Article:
The value of Texas crop and ranchland rose in 2017, according to the Federal Reserve Bank of Dallas. The bank's quarterly survey of ag bankers found the value of dryland cropland rose 4.6% on an annual basis while the value of irrigated cropland increased 2.6%. In addition the value of Texas ranchland increased 4.1%. The bank's district includes southern New Mexico and northern Louisiana. The bank reports the value of district cropland rose 4.2%, district irrigated cropland increased 3.2% and district ranchland rose 3.8% versus a year earlier.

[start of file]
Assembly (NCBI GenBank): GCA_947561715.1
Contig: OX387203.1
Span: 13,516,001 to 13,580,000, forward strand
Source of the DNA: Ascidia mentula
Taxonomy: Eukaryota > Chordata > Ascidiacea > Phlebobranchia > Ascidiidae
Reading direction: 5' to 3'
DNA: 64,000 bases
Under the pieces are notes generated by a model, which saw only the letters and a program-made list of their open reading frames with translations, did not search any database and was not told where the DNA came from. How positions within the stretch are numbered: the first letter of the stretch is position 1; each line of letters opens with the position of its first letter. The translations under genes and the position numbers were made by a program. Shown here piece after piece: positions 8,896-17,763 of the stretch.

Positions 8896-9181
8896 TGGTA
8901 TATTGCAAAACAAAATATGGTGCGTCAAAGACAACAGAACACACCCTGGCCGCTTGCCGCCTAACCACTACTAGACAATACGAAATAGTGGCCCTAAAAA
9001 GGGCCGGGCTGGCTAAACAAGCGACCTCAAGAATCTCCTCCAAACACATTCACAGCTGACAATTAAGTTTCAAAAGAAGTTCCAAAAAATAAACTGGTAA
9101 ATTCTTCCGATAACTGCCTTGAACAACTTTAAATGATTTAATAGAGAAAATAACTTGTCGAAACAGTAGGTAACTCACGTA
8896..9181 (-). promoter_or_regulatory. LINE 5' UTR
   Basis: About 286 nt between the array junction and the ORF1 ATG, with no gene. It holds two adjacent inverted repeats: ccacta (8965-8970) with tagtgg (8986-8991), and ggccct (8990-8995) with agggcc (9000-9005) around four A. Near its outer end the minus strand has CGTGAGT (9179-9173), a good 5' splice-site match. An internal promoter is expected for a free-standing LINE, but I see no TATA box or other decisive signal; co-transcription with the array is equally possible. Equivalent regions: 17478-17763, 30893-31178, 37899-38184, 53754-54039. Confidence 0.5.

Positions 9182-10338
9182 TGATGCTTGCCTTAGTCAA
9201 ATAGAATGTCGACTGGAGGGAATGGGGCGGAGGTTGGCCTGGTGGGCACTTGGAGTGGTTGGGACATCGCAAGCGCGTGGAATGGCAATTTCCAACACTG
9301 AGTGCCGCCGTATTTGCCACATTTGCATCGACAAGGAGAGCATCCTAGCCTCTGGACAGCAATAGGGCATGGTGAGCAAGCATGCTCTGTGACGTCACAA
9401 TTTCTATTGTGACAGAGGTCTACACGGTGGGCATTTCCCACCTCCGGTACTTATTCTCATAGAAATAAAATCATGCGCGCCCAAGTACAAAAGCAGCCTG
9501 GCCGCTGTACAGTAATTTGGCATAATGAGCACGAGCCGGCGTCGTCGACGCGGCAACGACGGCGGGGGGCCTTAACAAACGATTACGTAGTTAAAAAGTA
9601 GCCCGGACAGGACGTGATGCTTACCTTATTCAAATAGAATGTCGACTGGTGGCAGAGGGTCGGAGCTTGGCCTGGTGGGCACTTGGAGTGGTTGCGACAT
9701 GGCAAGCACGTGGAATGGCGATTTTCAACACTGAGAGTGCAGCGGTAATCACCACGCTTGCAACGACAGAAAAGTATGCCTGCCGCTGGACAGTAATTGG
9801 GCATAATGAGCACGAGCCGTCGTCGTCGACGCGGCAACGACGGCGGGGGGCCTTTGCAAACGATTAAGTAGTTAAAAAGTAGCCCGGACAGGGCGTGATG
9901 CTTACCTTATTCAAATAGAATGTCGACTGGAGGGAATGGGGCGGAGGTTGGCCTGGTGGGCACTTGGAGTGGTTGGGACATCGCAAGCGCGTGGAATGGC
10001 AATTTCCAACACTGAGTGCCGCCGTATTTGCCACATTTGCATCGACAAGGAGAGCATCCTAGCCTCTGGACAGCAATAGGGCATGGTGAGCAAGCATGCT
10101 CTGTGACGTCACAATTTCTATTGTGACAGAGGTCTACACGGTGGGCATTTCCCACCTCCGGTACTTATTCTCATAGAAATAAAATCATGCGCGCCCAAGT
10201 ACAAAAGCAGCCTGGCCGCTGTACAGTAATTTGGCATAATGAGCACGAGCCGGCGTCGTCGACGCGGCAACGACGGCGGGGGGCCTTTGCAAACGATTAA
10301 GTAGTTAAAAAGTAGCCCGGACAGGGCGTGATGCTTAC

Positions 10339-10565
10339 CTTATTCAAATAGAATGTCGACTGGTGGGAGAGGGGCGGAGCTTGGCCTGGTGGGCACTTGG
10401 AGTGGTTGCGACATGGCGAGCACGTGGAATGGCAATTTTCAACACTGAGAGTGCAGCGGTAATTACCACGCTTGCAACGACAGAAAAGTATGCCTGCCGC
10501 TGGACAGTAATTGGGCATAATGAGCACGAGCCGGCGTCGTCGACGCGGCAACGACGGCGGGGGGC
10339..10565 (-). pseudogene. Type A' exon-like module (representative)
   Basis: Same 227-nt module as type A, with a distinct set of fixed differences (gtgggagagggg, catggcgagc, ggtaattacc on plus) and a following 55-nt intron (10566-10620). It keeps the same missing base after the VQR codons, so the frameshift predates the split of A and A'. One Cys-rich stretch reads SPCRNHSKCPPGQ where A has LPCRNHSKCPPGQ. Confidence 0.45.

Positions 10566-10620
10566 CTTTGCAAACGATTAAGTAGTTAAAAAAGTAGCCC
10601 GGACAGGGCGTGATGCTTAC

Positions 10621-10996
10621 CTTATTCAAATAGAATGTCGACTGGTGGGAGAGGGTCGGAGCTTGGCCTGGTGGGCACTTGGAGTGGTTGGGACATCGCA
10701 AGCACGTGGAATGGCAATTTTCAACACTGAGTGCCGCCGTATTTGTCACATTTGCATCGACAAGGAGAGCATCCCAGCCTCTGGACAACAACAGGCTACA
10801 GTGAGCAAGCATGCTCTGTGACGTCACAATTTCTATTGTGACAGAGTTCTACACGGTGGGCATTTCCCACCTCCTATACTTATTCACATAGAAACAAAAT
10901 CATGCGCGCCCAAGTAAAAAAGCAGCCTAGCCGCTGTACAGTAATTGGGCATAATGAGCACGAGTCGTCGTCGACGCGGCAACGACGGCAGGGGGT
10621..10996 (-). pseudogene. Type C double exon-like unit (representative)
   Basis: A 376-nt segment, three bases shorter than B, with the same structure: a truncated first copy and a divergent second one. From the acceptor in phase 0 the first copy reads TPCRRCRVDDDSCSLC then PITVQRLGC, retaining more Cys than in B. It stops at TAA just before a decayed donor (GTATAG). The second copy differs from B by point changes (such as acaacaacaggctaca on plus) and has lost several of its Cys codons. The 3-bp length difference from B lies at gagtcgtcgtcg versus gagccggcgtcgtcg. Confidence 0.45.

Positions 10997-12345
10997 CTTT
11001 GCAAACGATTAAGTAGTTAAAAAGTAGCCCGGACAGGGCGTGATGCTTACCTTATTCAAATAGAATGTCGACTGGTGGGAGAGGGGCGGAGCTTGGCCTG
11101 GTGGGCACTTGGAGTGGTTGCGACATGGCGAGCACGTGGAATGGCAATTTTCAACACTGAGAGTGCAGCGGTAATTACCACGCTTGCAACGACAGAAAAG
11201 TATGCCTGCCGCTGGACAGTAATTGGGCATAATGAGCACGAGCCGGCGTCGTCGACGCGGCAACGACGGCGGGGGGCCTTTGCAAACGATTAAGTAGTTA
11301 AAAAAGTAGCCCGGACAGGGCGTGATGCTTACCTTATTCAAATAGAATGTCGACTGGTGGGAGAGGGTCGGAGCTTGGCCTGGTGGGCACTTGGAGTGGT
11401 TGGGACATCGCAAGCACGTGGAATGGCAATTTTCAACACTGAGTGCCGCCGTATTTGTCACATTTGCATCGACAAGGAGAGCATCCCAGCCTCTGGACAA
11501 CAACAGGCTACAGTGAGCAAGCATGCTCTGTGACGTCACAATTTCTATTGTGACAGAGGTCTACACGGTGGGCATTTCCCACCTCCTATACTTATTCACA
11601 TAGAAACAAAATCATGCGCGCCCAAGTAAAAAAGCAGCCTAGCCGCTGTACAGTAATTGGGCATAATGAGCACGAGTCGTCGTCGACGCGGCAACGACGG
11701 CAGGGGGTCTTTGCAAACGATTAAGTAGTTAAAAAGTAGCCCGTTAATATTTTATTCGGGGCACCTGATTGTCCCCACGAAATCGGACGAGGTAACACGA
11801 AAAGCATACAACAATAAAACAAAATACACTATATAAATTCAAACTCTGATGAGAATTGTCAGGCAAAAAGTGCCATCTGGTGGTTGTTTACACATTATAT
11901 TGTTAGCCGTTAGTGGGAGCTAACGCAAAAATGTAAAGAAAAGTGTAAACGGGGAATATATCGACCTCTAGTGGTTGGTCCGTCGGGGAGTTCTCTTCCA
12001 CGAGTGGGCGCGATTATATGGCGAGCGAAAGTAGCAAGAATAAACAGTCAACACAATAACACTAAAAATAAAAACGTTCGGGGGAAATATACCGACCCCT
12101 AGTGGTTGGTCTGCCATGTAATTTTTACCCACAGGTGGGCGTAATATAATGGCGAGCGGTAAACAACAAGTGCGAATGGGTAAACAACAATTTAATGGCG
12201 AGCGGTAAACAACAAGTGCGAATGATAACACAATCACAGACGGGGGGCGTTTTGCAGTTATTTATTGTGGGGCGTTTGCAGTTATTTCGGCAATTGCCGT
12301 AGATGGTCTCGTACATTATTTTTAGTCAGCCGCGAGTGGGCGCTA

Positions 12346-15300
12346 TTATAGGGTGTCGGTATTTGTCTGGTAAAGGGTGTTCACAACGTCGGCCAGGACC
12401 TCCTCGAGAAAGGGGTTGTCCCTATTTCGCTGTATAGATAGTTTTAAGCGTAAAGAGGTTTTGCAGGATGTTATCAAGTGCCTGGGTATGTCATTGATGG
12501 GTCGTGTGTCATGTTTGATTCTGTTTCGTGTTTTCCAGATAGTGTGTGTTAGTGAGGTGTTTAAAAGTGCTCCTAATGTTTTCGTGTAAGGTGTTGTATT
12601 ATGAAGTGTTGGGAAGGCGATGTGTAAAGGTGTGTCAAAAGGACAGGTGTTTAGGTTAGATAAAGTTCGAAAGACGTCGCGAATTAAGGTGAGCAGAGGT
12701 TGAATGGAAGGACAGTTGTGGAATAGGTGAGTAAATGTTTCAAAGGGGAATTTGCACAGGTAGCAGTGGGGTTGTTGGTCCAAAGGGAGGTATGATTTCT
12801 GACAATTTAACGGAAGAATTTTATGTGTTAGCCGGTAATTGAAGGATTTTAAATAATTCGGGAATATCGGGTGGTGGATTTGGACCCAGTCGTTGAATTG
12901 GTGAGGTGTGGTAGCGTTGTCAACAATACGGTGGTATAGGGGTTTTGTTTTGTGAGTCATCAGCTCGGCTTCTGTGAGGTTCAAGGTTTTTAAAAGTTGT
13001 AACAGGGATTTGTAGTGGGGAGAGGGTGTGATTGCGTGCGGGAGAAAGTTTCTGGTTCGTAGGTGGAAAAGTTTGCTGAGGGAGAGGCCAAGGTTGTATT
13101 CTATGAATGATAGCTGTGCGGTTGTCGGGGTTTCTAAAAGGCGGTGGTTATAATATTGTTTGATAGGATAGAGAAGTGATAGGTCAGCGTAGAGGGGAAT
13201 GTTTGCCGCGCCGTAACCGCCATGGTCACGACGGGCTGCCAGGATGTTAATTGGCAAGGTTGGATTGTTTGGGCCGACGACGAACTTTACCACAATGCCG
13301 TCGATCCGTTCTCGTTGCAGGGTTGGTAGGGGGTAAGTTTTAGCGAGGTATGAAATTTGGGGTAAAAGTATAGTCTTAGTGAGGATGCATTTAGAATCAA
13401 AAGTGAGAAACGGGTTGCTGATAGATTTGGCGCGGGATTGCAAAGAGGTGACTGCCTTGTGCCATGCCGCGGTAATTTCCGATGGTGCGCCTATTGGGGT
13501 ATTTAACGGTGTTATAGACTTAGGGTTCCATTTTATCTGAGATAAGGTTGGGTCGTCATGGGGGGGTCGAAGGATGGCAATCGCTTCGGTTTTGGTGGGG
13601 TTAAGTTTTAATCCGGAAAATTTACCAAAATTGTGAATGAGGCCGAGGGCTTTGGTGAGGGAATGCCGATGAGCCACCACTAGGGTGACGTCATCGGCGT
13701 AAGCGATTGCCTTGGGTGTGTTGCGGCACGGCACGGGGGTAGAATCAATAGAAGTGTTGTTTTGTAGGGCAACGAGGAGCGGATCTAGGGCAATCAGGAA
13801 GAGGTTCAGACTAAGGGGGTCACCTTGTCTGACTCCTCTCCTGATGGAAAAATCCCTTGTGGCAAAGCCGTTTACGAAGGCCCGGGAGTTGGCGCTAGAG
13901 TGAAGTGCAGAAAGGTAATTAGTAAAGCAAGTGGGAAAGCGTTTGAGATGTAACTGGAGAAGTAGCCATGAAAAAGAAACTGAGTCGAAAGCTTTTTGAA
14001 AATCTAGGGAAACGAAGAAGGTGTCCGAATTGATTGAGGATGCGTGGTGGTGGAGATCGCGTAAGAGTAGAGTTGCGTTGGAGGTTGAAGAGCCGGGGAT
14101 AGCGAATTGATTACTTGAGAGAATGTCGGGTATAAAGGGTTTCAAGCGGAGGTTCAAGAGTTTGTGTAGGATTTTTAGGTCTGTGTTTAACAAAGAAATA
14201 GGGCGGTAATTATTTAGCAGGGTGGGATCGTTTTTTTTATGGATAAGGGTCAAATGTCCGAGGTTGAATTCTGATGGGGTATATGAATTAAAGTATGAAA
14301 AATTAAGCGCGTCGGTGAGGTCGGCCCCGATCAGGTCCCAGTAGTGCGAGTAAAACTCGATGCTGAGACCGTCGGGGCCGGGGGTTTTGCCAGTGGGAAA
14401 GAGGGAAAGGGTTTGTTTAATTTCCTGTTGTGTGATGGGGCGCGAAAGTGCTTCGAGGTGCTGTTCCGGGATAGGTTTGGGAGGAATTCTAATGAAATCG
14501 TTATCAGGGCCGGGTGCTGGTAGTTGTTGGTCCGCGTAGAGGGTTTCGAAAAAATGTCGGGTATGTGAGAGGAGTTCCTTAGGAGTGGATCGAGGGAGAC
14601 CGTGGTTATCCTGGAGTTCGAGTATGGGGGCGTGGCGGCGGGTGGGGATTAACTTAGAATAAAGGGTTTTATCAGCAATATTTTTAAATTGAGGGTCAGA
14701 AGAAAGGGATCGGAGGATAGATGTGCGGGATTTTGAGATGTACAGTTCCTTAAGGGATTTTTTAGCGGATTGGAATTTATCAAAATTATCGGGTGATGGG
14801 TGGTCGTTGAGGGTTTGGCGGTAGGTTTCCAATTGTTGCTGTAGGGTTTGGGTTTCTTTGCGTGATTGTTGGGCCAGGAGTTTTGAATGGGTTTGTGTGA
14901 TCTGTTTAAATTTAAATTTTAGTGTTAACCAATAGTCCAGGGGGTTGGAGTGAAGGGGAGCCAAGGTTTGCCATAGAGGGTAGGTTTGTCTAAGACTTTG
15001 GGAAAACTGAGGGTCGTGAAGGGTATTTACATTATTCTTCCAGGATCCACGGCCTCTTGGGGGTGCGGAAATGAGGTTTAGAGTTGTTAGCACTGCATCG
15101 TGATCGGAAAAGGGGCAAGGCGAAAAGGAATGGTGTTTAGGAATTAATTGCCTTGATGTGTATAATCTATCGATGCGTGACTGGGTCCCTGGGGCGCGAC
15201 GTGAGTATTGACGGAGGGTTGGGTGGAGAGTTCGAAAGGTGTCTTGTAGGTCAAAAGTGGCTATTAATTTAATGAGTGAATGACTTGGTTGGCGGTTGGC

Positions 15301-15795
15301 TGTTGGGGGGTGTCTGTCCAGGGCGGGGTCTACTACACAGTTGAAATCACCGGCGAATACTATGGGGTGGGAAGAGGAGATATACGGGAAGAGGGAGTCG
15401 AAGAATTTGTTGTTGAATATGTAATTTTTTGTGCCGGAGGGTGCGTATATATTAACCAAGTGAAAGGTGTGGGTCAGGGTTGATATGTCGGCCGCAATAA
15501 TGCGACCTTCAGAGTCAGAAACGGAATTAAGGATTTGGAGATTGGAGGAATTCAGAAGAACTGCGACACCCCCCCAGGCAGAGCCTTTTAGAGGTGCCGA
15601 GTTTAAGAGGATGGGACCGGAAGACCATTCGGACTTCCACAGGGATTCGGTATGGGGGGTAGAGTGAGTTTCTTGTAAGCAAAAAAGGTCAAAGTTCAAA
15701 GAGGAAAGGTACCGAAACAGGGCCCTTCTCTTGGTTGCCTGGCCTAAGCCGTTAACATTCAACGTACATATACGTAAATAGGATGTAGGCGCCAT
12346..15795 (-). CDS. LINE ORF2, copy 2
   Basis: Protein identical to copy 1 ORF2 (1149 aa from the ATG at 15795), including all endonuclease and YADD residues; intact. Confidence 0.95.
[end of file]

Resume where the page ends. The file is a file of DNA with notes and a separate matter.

"Demand for agricultural loans overall continued to decrease for a ninth consecutive quarter," the bank states. Loan renewals and extensions continued to increase, while the rate of loan repayment stabilized after falling last quarter. Overall, the volume of non-real-estate farm loans was lower than a year ago, as was the volume of farm real estate loans. The volume of operating loans increased; all other loan categories’ volumes fell year-over-year this quarter.
The anticipated trend in the farmland values index remained positive for a third consecutive quarter, suggesting respondents expect farmland values to trend up in the upcoming months, the bank observes.